Dermatologists are focused on skin-related issues and diseases, from skin cancers, to acute acne, eczema, psoriasis, and general cosmetic concerns like aging and scars. Most will also perform annual or semi-annual mole checks to screen for any signs of melanoma, the most serious form of skin cancer.
If you have a number of sinus infections or have had your tonsils taken out, you've likely seen an ENT specialist. ENTs handle ailments related to the ear, nose and throat, often related to taking out tonsils and treating hearing issues.
For many women, their gynecologist and obstetrician are the same person. These professionals work with the female reproductive system to focus on reproductive health, fertility issues, prenatal care, options for new and expectant mothers, neonatal care and childbirth. OB/GYNs can also help in the early detection of breast or cervical cancer.
There are obviously a number of physicians that you can choose from, but how do you know if they're the best choice for you? Here are a few considerations to help you pick a physician:
Look at Your Insurance
Before you get down to the details, you need to verify which doctors are covered by your insurance and whether they are in or out of your carrier's network. Rates may be cheaper if the doc is in network – a doctor can be covered by your insurance but not necessarily in network. Out of network is typically more expensive. Doctors often add and drop plans, so it's important to ensure that your options are compatible with your insurance plan. Doing your homework will help you avoid unexpected expenses.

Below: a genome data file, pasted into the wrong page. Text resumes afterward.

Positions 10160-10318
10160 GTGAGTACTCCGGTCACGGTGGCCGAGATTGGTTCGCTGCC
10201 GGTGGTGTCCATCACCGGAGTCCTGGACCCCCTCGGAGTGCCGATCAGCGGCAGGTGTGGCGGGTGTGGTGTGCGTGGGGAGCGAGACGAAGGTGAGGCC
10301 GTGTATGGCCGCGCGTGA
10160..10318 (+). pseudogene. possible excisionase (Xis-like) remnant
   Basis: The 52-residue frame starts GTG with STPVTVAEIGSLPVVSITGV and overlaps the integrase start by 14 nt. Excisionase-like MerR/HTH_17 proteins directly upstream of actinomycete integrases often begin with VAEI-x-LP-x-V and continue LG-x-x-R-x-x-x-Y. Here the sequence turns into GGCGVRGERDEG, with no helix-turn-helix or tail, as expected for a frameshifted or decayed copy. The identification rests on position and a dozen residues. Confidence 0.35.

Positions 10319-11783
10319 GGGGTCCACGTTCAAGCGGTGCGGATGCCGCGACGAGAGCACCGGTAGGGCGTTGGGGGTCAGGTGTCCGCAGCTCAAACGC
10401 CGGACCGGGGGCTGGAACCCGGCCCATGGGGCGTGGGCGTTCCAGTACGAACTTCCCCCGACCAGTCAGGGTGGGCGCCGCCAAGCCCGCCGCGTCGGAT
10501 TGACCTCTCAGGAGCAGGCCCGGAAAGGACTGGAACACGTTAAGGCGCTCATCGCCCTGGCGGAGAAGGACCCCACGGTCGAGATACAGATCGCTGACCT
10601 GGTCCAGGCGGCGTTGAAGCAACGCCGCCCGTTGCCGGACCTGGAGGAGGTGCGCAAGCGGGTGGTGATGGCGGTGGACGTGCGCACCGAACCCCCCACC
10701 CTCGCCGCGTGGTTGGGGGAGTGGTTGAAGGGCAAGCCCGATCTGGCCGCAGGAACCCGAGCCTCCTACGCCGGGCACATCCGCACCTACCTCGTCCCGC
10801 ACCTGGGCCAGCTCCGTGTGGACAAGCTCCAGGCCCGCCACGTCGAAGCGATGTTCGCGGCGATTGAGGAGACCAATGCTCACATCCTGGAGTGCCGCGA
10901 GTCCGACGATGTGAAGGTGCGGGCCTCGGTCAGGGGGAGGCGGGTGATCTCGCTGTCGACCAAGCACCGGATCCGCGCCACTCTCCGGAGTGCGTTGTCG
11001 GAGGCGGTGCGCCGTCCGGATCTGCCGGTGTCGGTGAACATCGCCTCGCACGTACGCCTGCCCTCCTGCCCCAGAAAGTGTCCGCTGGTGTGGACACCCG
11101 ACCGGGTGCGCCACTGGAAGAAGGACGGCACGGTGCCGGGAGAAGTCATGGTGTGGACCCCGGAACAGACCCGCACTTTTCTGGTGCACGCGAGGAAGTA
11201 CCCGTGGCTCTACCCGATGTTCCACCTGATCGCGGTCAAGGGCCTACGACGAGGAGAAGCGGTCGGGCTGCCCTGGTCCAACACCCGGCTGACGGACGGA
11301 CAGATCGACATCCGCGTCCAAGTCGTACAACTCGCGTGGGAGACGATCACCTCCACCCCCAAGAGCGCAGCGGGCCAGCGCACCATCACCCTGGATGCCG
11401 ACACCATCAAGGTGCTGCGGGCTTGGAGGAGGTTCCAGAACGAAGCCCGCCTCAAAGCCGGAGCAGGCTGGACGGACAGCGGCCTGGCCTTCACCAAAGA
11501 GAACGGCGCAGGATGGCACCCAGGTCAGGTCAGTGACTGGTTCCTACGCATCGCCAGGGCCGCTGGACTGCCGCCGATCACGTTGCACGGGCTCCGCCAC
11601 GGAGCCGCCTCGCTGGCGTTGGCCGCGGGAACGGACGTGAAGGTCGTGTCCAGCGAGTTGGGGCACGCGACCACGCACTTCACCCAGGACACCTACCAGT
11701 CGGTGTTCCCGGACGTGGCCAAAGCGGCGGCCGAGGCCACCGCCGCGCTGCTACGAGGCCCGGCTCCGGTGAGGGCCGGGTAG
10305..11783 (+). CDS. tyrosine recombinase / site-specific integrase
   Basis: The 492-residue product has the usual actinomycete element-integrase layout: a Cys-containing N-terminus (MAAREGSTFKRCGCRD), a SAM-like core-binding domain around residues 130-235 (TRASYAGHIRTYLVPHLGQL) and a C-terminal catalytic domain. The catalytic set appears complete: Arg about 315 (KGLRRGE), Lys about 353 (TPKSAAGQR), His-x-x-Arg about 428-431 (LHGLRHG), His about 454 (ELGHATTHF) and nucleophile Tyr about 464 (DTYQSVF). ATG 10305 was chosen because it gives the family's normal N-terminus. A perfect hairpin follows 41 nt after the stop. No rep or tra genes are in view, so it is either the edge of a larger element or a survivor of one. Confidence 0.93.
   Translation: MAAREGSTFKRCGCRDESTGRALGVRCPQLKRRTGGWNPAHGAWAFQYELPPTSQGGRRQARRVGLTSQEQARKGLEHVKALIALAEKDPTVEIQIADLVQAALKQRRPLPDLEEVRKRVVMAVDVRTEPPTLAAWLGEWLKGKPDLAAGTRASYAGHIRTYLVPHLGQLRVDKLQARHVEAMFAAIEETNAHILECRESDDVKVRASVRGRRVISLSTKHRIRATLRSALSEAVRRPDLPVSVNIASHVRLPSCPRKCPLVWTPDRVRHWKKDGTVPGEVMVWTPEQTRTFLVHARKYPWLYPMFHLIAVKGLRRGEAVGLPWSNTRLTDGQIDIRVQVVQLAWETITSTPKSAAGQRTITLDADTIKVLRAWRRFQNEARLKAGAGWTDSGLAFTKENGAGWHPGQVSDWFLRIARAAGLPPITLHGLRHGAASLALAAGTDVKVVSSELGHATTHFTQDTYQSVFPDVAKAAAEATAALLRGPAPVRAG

Check for Board Certification
Your physician should be certified through the American Board of Medical Specialties. Doctors must earn a medical degree from a qualified school, complete three to seven years of residency training, be licensed by a state medical board and pass one or more ABMS exams to be certified.
Examine the Reviews
Reviews of a doctor can reveal a lot about what your experience may be like. People may grade on staff friendliness, availability and effectiveness of treatment. Looking at these evaluations and getting recommendations from family and friends can direct you toward a physician for your needs.
Surgeons can literally hold your life in their hands, and it's important to find the best one that can put you at ease and treat you effectively
You need to feel comfortable with your surgeon. It's important to communicate your concerns and that your surgeon can respond adequately. Surgeons should be willing to go over the details of your procedure and answer any questions that you may have. They must take the time to discuss and address your worries.
If you're going in for surgery, you want someone that knows what they're doing and has a high success rate. Ask how often the surgeon performs this surgery and try to find one that regularly does it. This will give you peace of mind that you're in capable hands.
Your decision on a physician or surgeon can be majorly affected by the insurance plan you have. You may have insurance through employment, your spouse, your parents if you're under 26, or the marketplace if the previous options don't apply to you. It's important to understand how your insurance works to have the full picture of what you'll need to pay for.
Your insurance will have a deductible, which is the amount that you're responsible to pay for covered medical expenses. Some plans have coinsurances, where you must pay a certain percentage of the bill, and insurance will cover the rest. Co-pays state a flat rate for certain services, like paying $20 when you visit your GP or a $100 co-pay for an emergency room visit. Once you reach your out-of-pocket maximum, which will differ if you're an individual or within a family plan, your insurance may pay for 100 percent of covered medical expenses for the rest of the plan year.
If you plan to go to the doctor, need medication or have been recommended for surgery, call your insurance provider or go online to see what your plan covers. You can choose the best doctor for your needs, understand your options and prevent yourself from being blindsided by medical expenses.